Why I Walk...
I first studied the Spanish language when I was in high school and it was there that I first heard of the the Camino de Santiago. Like many high school Spanish teachers, mine assigned each of her students the Spanish version of his or her name and called us by those names during the assigned hour of class: Charles became Carlos, Elizabeth was called Isabel, and John became Juan for an hour each day. Of course I went be the name "Chip" when I was growing up. That name did not transform easily to a traditional Spanish name; but my baptismal name is James (I was named after my maternal grandfather). My teacher explained that 'Jaime' was the straight translation of my name to Spanish but that there was another option as well. she explained that Spanish-speaking people called Saint James "Santiago." She said I could choose. I turned it back to her and asked whihc she preferred. So "Me llamo Santiago" became part of my adolescent identity and I was 'Santiago' for an hour a day for more than 3 years.
I liked the name 'Santiago.' But knowing little of the development of language at that time, it made no sense to me that 'Santiago' = 'James.' My overly curious 14 year old brain had to understand. So I took the question to one of my favorite reading repositories of childhood: the World Book Encyclopedia. There in the pages of Volume S of the green and white fount of all knowledge, I encountered the patron saint of Spain and his milennium-old pilgrimage across the European Continent.
My next encounter with the Camino de Santiago came during my university years and a period of intense religious movement in my own life. When I was a junior in college in Charleston I attended a retreat that would change my life and would be very instrumental in the man that I have become. Cursillo was a Catholic renewal movement that landed on American shores from Spain through Hispanic America in the middle of the last Century. Cursillo was also adopted by many protestant groups. I encountered it during the years I was worshipping in the Episcopal Church. Cursillo, with its emphasis on sacramental life and theology provided a very Catholic spriritual underpinning for an intellectual conversion that had been going on in me for a couple of years. To make a long and winding road a little shorter, Cursillo would be instrumental in my eventual choice for Catholicism as a young adult. What has this to do with Santiago? The good historian, nothing that is important to me escapes scrutiny of its origins. As I delved into the history of the Cursillo movement in Spain, once again Santiago poked his head up and winked at me.
The Cursillo Movement originated on the Spanish Island of Mallorca as a training program for leaders of pilgrimages to Santiago de Compostela. These pilgrimages resurged in popluraity during the conservative Catholic years following the Spanish Civil War and Franco used Santiago in his program of propaganda. But on Mallorca there was a desire to recove a sense of retreat for the Pilgrimage and desire to encourage conversion for pilgrims. Out of this grew the 'Cursillos en Cristiandad' (Short Courses in Christianity) which prepared leaders of pilgrimage groups to lead their flock to the Shrine of Santiago to encounter not a symbol of Spanish Nationalism, but an Apostle of the Lamb. Subsequently, the Camino and Cursillo share a vocabulary (Ultreya!). There was one big difference between my research into a name at 14 and this religiously-motivated research into Cursillo in my young adulthood: this time I read A LOT about the pilgrimage, including lots of first hand accounts of those who had walked. I was intrigued, and from that time until this, I have known that some day I would walk the Way of Santiago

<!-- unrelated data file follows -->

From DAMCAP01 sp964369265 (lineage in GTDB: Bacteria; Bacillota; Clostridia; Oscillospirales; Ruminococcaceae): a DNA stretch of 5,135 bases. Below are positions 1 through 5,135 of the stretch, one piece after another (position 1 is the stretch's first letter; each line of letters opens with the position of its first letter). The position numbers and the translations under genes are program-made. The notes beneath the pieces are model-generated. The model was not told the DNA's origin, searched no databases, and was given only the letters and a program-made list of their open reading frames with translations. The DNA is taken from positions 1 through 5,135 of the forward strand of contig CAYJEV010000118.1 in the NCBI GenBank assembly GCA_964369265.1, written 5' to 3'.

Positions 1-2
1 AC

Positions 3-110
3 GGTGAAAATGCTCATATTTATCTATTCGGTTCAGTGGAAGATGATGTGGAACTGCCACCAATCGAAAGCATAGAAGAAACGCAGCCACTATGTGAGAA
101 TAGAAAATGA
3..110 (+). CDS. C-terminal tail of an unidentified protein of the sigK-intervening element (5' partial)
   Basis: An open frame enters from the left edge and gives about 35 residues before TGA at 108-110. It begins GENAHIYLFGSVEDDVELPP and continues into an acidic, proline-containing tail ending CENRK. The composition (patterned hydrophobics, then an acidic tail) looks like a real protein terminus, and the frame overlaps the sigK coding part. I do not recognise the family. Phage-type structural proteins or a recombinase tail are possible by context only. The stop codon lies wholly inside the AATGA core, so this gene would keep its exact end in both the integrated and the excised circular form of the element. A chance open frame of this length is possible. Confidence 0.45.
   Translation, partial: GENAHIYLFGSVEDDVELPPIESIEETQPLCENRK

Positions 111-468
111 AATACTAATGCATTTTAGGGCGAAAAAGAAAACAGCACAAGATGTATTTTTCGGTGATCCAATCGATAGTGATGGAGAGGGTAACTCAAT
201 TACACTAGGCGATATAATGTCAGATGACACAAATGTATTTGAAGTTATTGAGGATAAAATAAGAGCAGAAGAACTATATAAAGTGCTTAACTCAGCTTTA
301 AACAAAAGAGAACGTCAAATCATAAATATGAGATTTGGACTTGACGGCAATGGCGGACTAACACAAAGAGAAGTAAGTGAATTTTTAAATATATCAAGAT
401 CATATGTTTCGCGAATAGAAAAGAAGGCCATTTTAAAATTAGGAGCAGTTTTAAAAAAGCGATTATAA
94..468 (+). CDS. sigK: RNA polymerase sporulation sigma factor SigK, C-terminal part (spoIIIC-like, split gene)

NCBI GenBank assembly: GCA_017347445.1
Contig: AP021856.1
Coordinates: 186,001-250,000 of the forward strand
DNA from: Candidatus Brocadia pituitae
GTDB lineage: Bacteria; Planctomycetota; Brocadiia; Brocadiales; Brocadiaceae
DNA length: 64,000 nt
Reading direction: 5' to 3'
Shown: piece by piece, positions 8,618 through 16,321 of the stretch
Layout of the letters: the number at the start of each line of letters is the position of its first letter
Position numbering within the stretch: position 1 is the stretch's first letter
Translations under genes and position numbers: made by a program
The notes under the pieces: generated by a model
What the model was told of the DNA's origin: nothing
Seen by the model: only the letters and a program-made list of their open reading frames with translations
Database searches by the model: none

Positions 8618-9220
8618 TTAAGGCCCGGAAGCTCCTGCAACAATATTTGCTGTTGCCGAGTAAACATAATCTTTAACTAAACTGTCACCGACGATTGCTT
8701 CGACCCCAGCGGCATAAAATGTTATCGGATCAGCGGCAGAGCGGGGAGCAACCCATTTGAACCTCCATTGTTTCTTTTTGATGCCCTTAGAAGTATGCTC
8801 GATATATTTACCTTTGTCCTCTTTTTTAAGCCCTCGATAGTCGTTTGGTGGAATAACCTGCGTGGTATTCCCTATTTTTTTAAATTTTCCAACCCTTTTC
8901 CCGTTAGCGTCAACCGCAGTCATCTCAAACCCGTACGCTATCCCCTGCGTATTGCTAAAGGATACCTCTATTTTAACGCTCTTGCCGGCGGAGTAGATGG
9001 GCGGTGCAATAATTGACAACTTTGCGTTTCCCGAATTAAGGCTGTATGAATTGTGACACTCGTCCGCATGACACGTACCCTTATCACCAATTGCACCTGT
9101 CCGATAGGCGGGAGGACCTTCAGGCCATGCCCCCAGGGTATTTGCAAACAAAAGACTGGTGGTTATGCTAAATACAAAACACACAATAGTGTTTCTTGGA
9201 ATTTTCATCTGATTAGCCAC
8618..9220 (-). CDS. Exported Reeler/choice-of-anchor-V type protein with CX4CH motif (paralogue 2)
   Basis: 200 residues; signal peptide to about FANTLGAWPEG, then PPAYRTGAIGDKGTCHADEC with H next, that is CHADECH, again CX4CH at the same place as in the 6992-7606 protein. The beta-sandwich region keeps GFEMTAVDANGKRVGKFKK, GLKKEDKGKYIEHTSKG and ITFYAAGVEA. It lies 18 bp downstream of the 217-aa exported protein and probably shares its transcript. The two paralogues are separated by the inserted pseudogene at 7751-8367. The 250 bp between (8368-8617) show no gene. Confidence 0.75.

It is 39 years after my introduction to Santiago and 32 years since my Cursillo. A lot of water has passed under a lot of bridges in the meantime. When I organized my Sabbatical Year, the primary consideration was getting to Spain so I could walk the Way of Saint James and this experience is to be the crowning of a year of amazing experiences. One has to be careful about experiences that have built up decades of expectation. Can the reality be as wonderful as the dream? I'm not worried and I am about to find out (and I can barely contain my excitement). Me llamo Santiago y por fin voy a caminar el Camino de mi Tocayo.
The Pilgrim Priest
Fr. Bart Hutcherson, OP is a priest of the Dominican Province of the Most Holy Name of Jesus in the Western USA. From April 20 - June 1, 2015 he walked from Lourdes, France to Santiago de Compostella, Spain. This page contains observations, images and reflections from the Way of St. James.
Fr. Bartholomew Hutcherson, OP, "The Pilgrim Preacher" is an Itinerant Preacher and member of the Western Dominican Province Preaching Team. He is available for retreats, conferences, and Parish Missions. He offers pilgrimages periodically and shares images and reflections on this website as "virtual pilgrimages."